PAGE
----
All patient data will be collected directly into a password-protected database and will not be removed from the server at the HIU research office. Necessary information for contacting the participants (e.g., name, phone number) will be kept in a separate, password-protected file from the study data, which will have no patient identifiers. The outcome data (without any identifiers) will be transferred from the database into a statistical package for analysis.
Descriptive statistics will be calculated for all variables of interest: continuous variables with a normal distribution will be summarized using means and standard deviations (medians and inter-quartile ranges in the case of skewed distributions), whereas categorical variables will be summarized using frequencies and proportions.
We hypothesize that the intervention will result in a greater proportion of patients who report taking each cardiovascular medication class of interest at 12 months post-angiography. The absolute difference in proportions will be calculated for all primary and secondary dichotomous outcomes, together with 95% confidence intervals adjusting for clustering by family physician . The statistical significance of differences between arms will be evaluated using chi-squared tests, adjusted for clustering by family physician.
Exploratory multivariable analyses will be carried out using generalized estimating equations (GEE) to identify potential baseline predictors of adherence. Potential effect modification by treatment—medical management versus coronary artery bypass graft (CABG) versus angioplasty—and attendance at cardiac rehabilitation will be explored by including interactions between these two variables and group. It is plausible that this analysis will suggest a need for tailored interventions for these subgroups. A further exploratory analysis will be conducted focusing on patients who reported taking all five cardiac medication classes and had perfect MMAS scores at three months using a multivariable model to examine covariates predicting late-onset discontinuation. In addition, a planned sensitivity analysis will exclude those patients who did not have a family physician, as we would expect such patients to be more likely to discontinue their cardiac medications.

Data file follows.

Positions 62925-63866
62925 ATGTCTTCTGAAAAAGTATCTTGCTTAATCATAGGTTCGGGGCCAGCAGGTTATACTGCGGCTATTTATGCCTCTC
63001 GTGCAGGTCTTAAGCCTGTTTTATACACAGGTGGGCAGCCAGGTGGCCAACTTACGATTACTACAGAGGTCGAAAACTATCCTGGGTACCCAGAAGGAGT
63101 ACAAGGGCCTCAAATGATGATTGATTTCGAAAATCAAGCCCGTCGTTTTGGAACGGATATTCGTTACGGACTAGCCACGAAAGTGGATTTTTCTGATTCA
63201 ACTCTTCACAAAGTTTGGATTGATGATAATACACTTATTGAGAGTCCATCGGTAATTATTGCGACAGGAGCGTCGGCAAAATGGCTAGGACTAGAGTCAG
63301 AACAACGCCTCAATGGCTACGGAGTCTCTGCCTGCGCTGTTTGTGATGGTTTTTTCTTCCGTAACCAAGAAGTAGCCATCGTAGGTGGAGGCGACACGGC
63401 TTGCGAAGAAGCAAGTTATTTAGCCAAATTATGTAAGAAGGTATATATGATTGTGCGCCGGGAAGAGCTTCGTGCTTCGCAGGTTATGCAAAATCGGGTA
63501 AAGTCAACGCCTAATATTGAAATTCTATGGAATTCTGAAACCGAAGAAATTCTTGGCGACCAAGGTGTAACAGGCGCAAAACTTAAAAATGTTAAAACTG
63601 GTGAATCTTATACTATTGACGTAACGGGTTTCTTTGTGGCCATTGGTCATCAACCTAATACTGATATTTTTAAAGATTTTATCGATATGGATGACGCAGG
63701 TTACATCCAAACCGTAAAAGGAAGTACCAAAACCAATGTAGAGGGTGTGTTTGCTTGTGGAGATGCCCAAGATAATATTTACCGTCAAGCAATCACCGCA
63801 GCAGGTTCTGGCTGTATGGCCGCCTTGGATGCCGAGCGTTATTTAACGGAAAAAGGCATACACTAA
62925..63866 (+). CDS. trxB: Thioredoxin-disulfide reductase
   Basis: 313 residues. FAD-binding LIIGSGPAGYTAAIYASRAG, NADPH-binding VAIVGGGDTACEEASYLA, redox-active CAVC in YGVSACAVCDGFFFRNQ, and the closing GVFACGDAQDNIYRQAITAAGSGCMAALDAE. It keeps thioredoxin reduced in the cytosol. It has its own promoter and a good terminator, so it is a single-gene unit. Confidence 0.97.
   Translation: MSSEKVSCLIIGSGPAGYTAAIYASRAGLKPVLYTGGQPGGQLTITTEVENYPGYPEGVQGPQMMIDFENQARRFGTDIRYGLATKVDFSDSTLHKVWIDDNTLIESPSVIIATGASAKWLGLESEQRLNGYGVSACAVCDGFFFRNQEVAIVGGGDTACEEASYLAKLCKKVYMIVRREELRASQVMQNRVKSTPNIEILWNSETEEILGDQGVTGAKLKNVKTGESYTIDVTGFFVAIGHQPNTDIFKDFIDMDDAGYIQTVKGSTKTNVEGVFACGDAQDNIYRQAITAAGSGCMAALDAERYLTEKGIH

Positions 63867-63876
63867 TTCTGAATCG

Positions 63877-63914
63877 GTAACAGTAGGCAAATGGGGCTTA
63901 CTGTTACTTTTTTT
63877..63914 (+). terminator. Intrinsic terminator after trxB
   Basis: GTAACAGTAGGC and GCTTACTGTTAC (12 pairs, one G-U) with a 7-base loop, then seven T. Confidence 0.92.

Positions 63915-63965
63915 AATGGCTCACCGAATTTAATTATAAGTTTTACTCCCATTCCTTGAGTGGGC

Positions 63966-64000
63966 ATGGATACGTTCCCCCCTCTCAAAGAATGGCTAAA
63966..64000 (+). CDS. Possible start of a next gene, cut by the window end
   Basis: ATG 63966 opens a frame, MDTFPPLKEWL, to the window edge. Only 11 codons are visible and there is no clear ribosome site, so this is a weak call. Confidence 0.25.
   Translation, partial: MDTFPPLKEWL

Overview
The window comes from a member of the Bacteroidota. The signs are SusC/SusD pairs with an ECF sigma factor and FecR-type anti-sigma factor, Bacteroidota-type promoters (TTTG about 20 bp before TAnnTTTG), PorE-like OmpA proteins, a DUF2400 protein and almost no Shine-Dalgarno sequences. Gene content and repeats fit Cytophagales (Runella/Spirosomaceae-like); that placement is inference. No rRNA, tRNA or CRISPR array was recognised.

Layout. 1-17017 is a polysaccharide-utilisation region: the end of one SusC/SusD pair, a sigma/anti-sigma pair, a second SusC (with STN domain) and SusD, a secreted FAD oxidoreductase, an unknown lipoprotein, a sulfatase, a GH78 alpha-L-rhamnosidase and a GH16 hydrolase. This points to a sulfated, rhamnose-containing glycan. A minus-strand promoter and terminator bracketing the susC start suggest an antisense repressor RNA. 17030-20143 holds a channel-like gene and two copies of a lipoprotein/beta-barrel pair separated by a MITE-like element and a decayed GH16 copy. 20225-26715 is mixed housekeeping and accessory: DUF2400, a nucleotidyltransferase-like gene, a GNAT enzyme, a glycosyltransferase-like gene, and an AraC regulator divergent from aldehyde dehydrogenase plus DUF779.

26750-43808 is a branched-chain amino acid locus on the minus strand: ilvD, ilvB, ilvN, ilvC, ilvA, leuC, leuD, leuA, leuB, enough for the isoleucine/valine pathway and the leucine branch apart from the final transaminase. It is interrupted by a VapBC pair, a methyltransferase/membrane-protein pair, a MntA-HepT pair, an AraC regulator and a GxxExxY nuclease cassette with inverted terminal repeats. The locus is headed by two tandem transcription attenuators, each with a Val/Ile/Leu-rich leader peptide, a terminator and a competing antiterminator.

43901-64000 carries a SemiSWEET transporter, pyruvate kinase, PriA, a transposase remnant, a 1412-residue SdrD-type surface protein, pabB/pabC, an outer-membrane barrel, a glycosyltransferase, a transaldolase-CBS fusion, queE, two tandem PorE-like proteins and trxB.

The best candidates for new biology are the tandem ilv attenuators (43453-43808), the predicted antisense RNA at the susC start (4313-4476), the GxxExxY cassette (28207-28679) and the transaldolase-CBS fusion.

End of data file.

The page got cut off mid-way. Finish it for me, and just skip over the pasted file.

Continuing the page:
Analyses will be performed on an intention-to-treat basis. No interim analyses are planned. All analyses will be carried out using the SAS Version 9.2 statistical program (SAS Institute, Cary, NC, USA).
The sample size for this design is based on the following assumptions: an assumed absolute increase in the proportion of patients taking all four cardiovascular medication classes of 11% at twelve months post-STEMI; an estimated control group proportion of 50%, and a variance inflation factor of 1.02 (derived from an intra-cluster correlation coefficient of 0.019 calculated from data in the SMART-AMI registry and assuming an average cluster size of 1.2 based on pilot data). To achieve 80% power to detect a significant main effect of the intervention using a Chi-squared test at the 5% level of significance, 652 patients would be required. We will randomize 815 patients to account for an estimated participation rate of 80% at the 12-month follow-up. This dropout rate is conservative based on similar studies at the HIU where the participation rate has been greater than 90% over even longer time periods .